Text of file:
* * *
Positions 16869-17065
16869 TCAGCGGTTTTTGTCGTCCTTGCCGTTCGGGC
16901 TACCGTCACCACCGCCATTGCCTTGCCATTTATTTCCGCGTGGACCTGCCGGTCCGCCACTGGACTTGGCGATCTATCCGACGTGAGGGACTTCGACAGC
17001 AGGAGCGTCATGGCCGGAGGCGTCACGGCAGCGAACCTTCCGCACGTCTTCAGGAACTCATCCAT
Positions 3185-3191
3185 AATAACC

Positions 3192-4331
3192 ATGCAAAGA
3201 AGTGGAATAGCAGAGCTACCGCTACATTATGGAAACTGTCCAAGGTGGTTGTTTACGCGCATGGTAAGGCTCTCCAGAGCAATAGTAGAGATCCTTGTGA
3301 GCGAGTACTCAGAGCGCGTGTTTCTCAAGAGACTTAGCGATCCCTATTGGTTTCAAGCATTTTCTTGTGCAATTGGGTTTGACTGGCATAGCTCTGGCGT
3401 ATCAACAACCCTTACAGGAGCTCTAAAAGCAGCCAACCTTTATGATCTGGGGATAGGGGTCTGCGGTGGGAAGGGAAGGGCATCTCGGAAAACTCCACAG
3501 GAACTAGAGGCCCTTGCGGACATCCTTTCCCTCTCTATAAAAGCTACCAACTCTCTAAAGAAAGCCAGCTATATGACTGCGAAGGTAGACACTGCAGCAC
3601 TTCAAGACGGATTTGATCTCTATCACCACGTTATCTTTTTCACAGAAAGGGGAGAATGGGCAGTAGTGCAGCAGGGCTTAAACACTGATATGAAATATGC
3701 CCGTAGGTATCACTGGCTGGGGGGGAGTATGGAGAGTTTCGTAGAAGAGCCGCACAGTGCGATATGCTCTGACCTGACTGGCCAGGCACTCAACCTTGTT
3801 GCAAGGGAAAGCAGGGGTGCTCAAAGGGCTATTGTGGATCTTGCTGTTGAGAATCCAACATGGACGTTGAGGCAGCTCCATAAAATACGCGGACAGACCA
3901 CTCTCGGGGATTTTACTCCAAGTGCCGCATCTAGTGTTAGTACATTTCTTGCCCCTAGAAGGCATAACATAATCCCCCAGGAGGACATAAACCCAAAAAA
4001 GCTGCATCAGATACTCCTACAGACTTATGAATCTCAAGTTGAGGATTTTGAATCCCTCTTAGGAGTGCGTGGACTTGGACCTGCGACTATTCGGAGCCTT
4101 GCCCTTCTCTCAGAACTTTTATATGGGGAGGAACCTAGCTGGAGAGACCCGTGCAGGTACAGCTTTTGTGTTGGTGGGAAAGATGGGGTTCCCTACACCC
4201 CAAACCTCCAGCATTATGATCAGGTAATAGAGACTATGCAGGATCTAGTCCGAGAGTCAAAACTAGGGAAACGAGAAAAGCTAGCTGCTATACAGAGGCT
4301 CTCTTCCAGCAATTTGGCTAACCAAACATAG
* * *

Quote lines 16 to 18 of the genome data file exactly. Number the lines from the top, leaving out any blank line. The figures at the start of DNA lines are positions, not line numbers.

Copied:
3901 CTCTCGGGGATTTTACTCCAAGTGCCGCATCTAGTGTTAGTACATTTCTTGCCCCTAGAAGGCATAACATAATCCCCCAGGAGGACATAAACCCAAAAAA
4001 GCTGCATCAGATACTCCTACAGACTTATGAATCTCAAGTTGAGGATTTTGAATCCCTCTTAGGAGTGCGTGGACTTGGACCTGCGACTATTCGGAGCCTT
4101 GCCCTTCTCTCAGAACTTTTATATGGGGAGGAACCTAGCTGGAGAGACCCGTGCAGGTACAGCTTTTGTGTTGGTGGGAAAGATGGGGTTCCCTACACCC